A number of scripts in the Reflections/Readings section are set to a background of classical music: some orchestral, a few to keyboard.
This is more than a matter of aesthetics. Music—any music (Six Songs…)—affects the mind. Good music can sharpen the senses, enhance awareness, create the neural cross-connections on which comprehension, insight, storage and retention (memory) depend.
The appropriate musical backdrop establishes the mental circuitry in which verbal content is more vivid, best assimilated and most easily available in relevant situations. Recurring exposure to fine music is a downloading of the software that makes the human organism human.
The musical structure of a song—rhythm, melody, phrasing and dynamics—is a matrix that holds/arranges the content of the lyrics: the metadata under which the content is entered, organized, encoded.
Adding music to the mix of course content not only adds value to the content; it multiples it. Poetry is more easily recalled than prose, With music there are further memory pegs that often lead to the complaint “I can’t get the thing out of my head” with an advertising jingle.
Almost all of us have had a teacher who used homemade songs to help us learn grammar, math formulas, other sequential operations or information lists. Singing the alphabet to the tune of “Twinkle, twinkle little star” is a basic example. The song “What are the capital cities of Canada?,” (TAB) designed to upper elementary students, is another.
This section is focused on Canadian content. We leave Glenn Gould, Maureen Forrester and other great classical artists for background to nonmusical activities. Here we will feature folk songs, traditional and composed by Canadians, about Canada and Canadians.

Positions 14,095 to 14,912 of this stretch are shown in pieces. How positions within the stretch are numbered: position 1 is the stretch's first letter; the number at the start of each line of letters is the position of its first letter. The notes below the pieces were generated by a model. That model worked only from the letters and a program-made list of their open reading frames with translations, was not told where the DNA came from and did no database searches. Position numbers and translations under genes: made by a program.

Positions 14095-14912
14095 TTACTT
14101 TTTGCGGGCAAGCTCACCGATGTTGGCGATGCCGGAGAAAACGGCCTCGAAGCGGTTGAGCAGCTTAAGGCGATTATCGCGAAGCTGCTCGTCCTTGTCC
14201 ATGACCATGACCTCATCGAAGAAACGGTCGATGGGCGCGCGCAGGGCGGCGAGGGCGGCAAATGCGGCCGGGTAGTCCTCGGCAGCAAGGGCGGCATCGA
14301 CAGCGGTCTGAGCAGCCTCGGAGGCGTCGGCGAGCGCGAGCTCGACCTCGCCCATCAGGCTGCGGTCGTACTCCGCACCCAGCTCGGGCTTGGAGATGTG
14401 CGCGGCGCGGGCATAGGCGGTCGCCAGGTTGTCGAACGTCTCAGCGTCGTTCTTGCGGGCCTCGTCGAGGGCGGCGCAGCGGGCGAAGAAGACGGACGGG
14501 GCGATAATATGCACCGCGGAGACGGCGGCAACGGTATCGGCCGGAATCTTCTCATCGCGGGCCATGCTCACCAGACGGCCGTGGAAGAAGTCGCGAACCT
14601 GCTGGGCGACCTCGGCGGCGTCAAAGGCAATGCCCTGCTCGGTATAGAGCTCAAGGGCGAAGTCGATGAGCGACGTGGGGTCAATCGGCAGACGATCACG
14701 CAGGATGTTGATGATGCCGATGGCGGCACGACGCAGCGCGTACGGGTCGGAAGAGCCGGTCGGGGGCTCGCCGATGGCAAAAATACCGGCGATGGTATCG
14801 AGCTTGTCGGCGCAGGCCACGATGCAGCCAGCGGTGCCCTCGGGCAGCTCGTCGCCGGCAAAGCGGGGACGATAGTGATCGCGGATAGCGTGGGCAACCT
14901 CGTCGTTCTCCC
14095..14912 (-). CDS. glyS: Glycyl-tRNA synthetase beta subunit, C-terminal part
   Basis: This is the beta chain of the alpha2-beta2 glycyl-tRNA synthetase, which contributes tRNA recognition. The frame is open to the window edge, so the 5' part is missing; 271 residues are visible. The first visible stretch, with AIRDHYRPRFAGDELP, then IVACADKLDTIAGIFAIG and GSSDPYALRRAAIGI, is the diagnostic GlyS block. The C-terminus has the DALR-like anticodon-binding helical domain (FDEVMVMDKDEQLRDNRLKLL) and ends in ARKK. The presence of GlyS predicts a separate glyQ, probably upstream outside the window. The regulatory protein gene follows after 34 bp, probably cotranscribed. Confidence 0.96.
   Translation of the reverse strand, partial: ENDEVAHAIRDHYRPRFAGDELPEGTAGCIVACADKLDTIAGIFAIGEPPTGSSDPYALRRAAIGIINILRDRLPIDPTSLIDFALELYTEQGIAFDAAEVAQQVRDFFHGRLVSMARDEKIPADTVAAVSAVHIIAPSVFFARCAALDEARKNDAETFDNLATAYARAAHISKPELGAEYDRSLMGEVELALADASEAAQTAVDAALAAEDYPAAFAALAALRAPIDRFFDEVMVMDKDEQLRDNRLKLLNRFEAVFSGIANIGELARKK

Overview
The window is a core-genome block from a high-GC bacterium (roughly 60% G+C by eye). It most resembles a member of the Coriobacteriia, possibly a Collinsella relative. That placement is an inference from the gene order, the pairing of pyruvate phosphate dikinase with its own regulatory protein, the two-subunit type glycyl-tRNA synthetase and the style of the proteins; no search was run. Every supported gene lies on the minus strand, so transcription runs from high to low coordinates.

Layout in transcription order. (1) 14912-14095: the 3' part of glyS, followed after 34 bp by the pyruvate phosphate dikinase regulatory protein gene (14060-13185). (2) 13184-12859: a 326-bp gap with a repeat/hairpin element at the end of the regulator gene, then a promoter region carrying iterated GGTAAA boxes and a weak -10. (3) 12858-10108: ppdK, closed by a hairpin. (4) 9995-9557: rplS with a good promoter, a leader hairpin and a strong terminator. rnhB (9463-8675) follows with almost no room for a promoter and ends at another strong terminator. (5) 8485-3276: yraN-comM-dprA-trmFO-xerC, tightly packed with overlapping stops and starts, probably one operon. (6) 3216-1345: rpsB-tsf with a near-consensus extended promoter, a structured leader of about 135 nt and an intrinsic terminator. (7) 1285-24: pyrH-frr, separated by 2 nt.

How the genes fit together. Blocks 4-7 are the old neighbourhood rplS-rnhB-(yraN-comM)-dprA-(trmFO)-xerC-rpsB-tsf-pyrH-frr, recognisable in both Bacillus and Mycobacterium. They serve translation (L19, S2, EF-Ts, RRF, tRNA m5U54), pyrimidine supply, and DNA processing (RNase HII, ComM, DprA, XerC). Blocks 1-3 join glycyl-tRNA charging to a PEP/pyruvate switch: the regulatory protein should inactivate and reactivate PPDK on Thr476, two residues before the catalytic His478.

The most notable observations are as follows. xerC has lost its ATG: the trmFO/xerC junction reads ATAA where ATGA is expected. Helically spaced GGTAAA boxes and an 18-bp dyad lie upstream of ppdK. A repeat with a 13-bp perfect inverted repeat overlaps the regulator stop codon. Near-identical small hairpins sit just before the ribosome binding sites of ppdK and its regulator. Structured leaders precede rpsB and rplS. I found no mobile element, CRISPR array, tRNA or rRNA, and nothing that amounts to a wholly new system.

Hungarian composer and music educator Zotan Kodály (“code-eye”) said that music education should begin with folk songs in one’s own language/culture. This relates music to the rest of life and gives us a sense of time and place. Canadian Classroom follows this principle.
This section contains a bank of Canadian songs linked to other lists and selections. Singing will be a staple of our 49 days on the road: at meals, in movement, class, recreation and small groups, as content as well as when we need a break or change of pace. Knowledge lived is knowledge learned; content sung is inspired and assimilated!
3 Rs – The songs in this section include Rail songs, songs by Canada’s English speaking bard Stan Rogers (a few with French translation) and Regional songs – a small sampling of the huge spread of peoples and locales that contribute to the Canadian spirit.
There is inevitable overlap between these categories. Stan wrote at least two rail-related songs, and most of his works are rooted in one or more of Canada’s regions. You’ll also find a sampling of some of the other singer songwriters that followed the 1967 centennial of Confederation. A few of these (Gordon Lightfoot, Leonard Cohen) are still performing.